The “war of attrition” began in, as Russian forces make a surge using heavy artillery bombardment in the south and east of the country alongside deep strikes further west in Ukraine in a bid to disrupt logistical supply lines used by the West. Predicting when the Russian offensive will end is very complicated, a European official told reporters in Washington on Thursday.
In the long term, the objective of Russian President Vladimir Putin is to capture the widest, where Ukrainians and Russians have been fighting since 2014, as well as the land bridge connecting mainland Ukraine with Russian-occupied Crimea. However, Russian forces – pushing from the east, south and northern area of Izium, eastern Ukraine, while using heavy artillery bombardment – have still not done much progress on the ground, said the European official.
The remaining part of Donbass that the Russians are trying to secure has complex terrain with rivers and substantial-sized urban areas. If successful in securing and overtaking the southern region of Kherson, the Russians could push towards the port city of Odessa further west. But that is unlikely as it would require a complex amphibious operation, and Russia also does not have enough troops in place to expand on the southern coast, the official said. If logistical access for supplies is not secure, troop morale will plummet, the official also stressed.
Russia has also carried out deep strikes from beyond the line of contact to target supply lines and Western military aid flowing into Ukraine, carrying out heavy bombardments of storage facilities, bridges and railway tracks, as well as missile strikes on power plants in the western city of Lviv on Tuesday.
Pentagon spokesman John Kirby told reporters Wednesday of Russia’s most recent airstrikes, “We’re still evaluating how well they hit what they were aiming for. They’re not good for people.” precision strikes. They don’t discriminate in how they target.”
“The Russians haven’t made the kind of progress in Donbass and in the south that we think they wanted to make. We think they’re behind the times,” Kirby said. “It’s been slow, and at every turn they’ve met strong Ukrainian resistance. What we’re focused on is making sure that resistance stays as strong as possible.”
Morale, agility and intelligence are other factors that could affect the length of the war, the European official said.
It is difficult to assess the number of Russian casualties, but the European official suggested that Russia suffered heavy losses during the war, with between 10,000 and 20,000 Russian soldiers killed so far, as well as thirty 30 000 injured. Ukraine has not released an official balance sheet of its forces, although President Volodymyr Zelensky said in mid-April that 3,000 Ukrainian troops had been killed since the start of the Russian invasion. Ukrainian officials did not respond to a request from CBS for their latest figures.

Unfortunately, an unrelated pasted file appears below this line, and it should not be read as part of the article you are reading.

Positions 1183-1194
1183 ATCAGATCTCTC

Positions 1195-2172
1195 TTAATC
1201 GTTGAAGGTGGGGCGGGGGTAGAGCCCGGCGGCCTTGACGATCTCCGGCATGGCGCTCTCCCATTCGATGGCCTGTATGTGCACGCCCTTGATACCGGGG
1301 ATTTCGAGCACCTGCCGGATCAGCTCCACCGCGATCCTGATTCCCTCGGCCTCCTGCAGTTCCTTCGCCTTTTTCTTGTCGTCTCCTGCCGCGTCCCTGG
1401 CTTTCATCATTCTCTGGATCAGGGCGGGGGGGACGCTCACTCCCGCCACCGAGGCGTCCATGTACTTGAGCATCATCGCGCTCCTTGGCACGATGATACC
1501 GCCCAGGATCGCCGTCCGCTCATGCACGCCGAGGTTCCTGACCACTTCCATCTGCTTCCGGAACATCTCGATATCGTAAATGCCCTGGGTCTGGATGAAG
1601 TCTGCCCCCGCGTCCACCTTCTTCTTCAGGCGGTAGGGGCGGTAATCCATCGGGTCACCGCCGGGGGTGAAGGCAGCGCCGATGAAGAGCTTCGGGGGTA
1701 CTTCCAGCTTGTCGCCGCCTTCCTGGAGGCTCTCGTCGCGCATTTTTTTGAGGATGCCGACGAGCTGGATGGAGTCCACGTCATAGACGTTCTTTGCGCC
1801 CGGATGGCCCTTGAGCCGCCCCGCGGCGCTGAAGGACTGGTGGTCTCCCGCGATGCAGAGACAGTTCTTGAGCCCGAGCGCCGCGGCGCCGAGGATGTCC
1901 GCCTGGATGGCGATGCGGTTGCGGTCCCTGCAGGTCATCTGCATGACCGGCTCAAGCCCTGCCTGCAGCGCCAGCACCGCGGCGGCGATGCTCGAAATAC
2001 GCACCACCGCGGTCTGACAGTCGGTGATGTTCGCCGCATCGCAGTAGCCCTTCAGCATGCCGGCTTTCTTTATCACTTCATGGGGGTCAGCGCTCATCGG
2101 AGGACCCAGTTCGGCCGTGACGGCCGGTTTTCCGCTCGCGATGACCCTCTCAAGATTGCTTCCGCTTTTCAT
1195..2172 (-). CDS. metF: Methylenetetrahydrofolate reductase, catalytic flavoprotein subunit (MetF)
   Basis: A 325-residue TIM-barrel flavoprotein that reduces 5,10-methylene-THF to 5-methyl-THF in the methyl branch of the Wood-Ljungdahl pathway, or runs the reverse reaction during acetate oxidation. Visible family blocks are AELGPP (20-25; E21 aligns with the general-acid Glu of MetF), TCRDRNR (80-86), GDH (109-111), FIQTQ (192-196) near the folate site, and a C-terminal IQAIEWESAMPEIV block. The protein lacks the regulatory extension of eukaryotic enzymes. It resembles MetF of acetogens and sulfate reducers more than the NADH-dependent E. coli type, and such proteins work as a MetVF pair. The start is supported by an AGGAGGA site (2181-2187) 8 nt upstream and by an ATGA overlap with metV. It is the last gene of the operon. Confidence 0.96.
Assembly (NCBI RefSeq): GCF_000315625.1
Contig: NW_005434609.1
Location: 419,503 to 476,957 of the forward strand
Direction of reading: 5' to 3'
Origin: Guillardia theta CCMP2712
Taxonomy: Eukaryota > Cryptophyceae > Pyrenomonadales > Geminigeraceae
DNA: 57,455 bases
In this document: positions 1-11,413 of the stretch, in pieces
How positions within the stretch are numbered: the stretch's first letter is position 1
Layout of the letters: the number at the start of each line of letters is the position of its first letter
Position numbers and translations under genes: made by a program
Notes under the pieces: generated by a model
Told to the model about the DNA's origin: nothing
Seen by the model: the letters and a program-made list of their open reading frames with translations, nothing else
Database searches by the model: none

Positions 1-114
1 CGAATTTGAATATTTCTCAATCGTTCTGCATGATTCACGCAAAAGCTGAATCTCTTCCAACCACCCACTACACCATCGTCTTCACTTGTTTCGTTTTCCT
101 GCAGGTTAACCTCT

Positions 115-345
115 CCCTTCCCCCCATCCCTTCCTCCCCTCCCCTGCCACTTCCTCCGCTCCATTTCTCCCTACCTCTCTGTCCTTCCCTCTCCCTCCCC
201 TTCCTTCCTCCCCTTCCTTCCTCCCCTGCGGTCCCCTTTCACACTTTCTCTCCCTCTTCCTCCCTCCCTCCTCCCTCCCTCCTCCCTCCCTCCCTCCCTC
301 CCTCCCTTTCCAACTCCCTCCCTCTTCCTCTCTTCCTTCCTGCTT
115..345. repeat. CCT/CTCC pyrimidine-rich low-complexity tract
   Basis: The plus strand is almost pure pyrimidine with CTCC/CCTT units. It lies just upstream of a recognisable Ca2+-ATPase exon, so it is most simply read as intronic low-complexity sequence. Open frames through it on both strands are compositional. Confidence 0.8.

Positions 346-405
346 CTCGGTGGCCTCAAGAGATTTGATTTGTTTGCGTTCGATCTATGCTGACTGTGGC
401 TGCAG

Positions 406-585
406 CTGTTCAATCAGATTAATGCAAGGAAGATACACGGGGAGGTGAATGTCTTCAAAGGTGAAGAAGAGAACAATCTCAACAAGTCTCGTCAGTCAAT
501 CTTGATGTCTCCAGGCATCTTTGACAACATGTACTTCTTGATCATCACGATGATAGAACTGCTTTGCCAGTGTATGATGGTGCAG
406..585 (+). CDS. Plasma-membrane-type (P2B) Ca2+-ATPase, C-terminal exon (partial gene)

The European official also noted that it is difficult to predict the state of mind of Russian President Vladimir Putin, stressing that while he can stop his invasion of Ukraine at any time, he has so far showed no willingness to end his campaign. Meanwhile, the Ukrainians have shown their determination to defend every mile of their territory. And as the war drags on, Russia will feel the economic effects of the sanctions, which will likely have practical consequences for Putin’s ambition.
The Ukrainians, who receive a continuous supply of Western security aid, are agile in terms of military movement, compared to the heavy and less mobile Russian army, which makes it easier for the Ukrainians to target them according to this European manager. It remains difficult to assess whether Russia receives military or security assistance from its allies, including China.
Ukraine was able to kill a number of high profile Russian generals who had to move to the front lines deeper in the country in an attempt to thwart their forces’ failure to advance. Intelligence from the United States and other countries has helped Ukraine achieve this, but it also has its own intelligence network within its population to generate HUMINT (human intelligence) to effectively inform their military operations. , said the European official.
A National Security Council official told CBS News on Thursday, “The United States provides battlefield intelligence to help Ukrainians defend their country. We do not provide intelligence with the intention of killing Russian generals.
The United States believes that Russia will attempt to forcibly annex the newly occupied Kherson region, as well as the so-called “people’s republics” of Donetsk and Lugansk in the “coming weeks or months”, the government said this week. US Ambassador to the OSCE, Michael Carpenter.
Carpenter told State Department reporters on Monday, “We think the Kremlin might try to hold mock referendums, to try to add a veneer of democratic or electoral legitimacy” in those areas.
Russia is already transitioning local schools to using the Russian curriculum, forcing civilians to use the ruble as currency, renaming towns and shutting down internet and cellphone transmission in those areas, a also said Carpenter.
David Martin and Olivia Gazis contributed to this report.